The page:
Robert “No Relation to Paul” Samuelson on Health Care Policy

Robert Samuelson provides a few insights worth repeating:

Almost everyone agrees that we ought to “fix the health care system” – a completely meaningless phrase despite its popularity with politicians, pundits and “experts.” Indeed, it is popular precisely because it is meaningless … Unfortunately, tinkering isn’t enough. As everyone knows, health care spending has risen steadily. In 2004, it totaled 16 percent of national income, up from 7.2 percent in 1970. Spending will continue to rise, if for no other reasons than that the population is aging and the average annual health costs for someone 65 and older ($7,910 in 2003) are – surprise – more than twice those for someone 35 to 54 ($2,966). As health insurance becomes more costly, the number of uninsured, now about 46 million, may grow. Worse, health costs may depress wage gains, raise taxes and squeeze other government programs … Americans generally want their health care system to do three things: (1) provide needed care to all people, regardless of income; (2) maintain our freedom to pick doctors and their freedom to recommend the best care for us; and (3) control costs. The trouble is that these laudable goals aren’t compatible … Disliking the inconsistencies, we hide them – to individuals. We subsidize employer-paid health insurance by excluding it from income taxes (the 2006 cost to government: an estimated $126 billion). Most workers don’t see the full costs of their health care; a reported Bush proposal to add new tax subsidies would magnify the effect.

On this subsidy aspect, I agree, but also note the wise comments from David Altig as to alternative interpretations of the rising share of national income accruing to health care. But as Max Sawicky (who I often steal clever quotes from) notes, Samuelson goes awry here:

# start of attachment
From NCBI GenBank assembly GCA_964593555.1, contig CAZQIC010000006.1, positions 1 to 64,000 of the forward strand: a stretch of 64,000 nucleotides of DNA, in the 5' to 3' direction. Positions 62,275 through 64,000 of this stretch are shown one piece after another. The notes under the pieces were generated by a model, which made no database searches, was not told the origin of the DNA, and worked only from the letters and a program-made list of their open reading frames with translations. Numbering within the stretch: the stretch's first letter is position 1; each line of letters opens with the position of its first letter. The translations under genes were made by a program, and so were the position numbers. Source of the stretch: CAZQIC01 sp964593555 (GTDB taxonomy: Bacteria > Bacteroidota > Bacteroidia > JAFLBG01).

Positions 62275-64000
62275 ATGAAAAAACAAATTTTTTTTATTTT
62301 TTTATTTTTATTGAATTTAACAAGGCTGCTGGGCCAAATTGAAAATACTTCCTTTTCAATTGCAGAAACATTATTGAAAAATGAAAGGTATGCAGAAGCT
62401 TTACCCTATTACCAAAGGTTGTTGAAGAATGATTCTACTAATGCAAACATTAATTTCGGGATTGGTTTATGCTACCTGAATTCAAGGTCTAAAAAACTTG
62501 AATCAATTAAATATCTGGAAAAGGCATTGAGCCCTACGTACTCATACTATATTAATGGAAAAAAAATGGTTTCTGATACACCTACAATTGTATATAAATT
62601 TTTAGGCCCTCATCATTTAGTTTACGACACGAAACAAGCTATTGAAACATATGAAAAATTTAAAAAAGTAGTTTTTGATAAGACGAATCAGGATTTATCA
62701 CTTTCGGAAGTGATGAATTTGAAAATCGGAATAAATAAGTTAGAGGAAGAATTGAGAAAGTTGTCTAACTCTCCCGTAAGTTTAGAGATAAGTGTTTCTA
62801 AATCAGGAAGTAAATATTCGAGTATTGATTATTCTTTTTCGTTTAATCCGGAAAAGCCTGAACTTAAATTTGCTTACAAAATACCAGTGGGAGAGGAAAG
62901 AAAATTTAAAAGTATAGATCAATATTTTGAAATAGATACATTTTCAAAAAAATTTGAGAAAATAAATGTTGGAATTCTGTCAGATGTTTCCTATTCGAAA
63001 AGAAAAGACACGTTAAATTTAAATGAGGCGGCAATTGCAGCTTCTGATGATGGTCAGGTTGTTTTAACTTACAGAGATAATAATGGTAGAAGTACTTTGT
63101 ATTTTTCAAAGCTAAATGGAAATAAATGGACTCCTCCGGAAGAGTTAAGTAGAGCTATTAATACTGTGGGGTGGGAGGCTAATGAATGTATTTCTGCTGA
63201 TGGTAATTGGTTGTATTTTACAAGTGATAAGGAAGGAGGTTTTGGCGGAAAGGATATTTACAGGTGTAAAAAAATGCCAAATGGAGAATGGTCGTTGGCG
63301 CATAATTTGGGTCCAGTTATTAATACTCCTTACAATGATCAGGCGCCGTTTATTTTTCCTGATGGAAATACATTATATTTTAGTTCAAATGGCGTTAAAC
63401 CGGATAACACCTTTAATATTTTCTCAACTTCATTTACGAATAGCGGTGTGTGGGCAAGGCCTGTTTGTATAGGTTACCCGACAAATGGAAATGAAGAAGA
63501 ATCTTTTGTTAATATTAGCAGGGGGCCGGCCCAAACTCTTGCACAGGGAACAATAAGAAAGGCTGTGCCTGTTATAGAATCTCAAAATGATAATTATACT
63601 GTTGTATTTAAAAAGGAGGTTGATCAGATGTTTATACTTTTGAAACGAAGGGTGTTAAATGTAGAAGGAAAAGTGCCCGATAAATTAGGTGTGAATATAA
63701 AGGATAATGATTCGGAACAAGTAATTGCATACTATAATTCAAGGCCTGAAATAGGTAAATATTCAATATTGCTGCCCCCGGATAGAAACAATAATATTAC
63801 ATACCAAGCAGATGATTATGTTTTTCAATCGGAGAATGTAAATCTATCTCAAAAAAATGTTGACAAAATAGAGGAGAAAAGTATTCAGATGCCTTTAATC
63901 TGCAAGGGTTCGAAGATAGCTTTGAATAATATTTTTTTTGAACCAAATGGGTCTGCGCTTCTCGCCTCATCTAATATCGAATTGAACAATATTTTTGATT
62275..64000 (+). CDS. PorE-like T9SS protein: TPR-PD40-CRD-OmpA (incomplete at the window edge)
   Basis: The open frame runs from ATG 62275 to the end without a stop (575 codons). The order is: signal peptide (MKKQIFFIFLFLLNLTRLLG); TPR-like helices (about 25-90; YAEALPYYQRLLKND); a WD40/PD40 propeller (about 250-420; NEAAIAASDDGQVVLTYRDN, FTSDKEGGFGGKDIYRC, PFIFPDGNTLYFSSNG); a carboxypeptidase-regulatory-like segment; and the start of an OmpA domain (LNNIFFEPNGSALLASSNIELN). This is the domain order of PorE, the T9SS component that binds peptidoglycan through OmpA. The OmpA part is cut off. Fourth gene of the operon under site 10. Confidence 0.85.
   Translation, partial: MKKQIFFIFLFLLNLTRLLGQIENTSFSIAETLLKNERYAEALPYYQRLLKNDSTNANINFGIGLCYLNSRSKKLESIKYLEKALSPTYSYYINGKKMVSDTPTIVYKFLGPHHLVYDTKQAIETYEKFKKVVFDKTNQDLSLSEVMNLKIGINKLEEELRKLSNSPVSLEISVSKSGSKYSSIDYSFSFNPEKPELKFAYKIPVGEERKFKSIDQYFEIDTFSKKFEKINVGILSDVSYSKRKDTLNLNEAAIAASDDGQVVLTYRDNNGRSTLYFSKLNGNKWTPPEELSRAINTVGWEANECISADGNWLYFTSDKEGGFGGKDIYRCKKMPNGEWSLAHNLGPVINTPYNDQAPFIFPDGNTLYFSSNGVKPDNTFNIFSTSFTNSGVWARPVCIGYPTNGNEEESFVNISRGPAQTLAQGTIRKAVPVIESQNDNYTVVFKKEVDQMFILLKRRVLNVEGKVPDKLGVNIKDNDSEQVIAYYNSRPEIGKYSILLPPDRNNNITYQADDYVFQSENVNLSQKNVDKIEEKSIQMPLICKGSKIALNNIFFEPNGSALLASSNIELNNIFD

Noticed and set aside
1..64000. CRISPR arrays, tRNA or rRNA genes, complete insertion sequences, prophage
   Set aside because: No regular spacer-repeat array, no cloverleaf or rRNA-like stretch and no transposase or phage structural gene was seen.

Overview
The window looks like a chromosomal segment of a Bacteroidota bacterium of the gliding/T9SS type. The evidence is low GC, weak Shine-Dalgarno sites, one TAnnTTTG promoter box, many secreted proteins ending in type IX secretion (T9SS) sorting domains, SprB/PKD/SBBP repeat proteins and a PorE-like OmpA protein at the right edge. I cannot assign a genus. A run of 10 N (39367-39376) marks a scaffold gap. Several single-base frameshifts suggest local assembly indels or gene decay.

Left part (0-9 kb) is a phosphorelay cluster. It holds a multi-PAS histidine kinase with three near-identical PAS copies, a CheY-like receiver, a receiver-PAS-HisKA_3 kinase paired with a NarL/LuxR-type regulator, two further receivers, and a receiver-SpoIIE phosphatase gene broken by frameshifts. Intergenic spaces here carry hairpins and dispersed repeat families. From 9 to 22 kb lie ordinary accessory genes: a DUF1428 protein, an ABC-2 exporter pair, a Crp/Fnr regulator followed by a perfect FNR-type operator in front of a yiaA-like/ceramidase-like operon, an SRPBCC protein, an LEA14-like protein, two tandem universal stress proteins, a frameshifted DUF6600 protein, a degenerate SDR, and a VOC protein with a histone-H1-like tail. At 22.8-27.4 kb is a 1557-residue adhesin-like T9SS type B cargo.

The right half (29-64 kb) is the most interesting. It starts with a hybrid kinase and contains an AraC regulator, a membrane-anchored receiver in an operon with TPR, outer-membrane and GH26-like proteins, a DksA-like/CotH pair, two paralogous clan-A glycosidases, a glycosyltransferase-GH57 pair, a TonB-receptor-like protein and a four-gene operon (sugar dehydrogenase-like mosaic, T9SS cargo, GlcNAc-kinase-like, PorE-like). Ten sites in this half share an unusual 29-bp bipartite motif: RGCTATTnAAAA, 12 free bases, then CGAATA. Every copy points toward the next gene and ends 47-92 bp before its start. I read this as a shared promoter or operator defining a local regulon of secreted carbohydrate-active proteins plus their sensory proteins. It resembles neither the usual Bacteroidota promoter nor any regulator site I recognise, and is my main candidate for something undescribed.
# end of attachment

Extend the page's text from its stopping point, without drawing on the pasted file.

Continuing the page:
Every attempt to do so has failed. Consider the “managed care” experiment of the 1990s. The idea was simple: Herd patients into health maintenance organizations or large physician networks; impose “best practices” on doctors and patients to encourage preventive medicine and eliminate wasteful spending; and cut costs through administrative economies. For a while, it seemed to work. From 1993 to 1997, private insurance premiums rose only 2.6 percent annually. But managed care upset doctors and patients. It restricted personal choice. Some coverage denials seemed inhumane or inept. After a political backlash, managed-care organizations relaxed cost controls. Now, some say that because the “market” has failed, greater government control is the answer. Private insurance has high overhead costs and generates too much paperwork. True. Still, there’s not much evidence that over long periods government controls health spending any better. From 1970 to 2003, Medicare spending rose an average of 9 percent annually, reports the Kaiser Family Foundation. In the same years, private insurance costs rose 10.1 percent annually.

As Max notes:

He notes that Medicare (per enrollee) spending grew “only” 1.1% slower than private insurance costs. But, this was over 33 years (1997-2003), meaning that, relative to their 1970 levels, private insurance costs are 40% higher than Medicare’s. The problem with health care inflation is not this year or the next – it’s what happens over coming decades. In this context, small changes add up.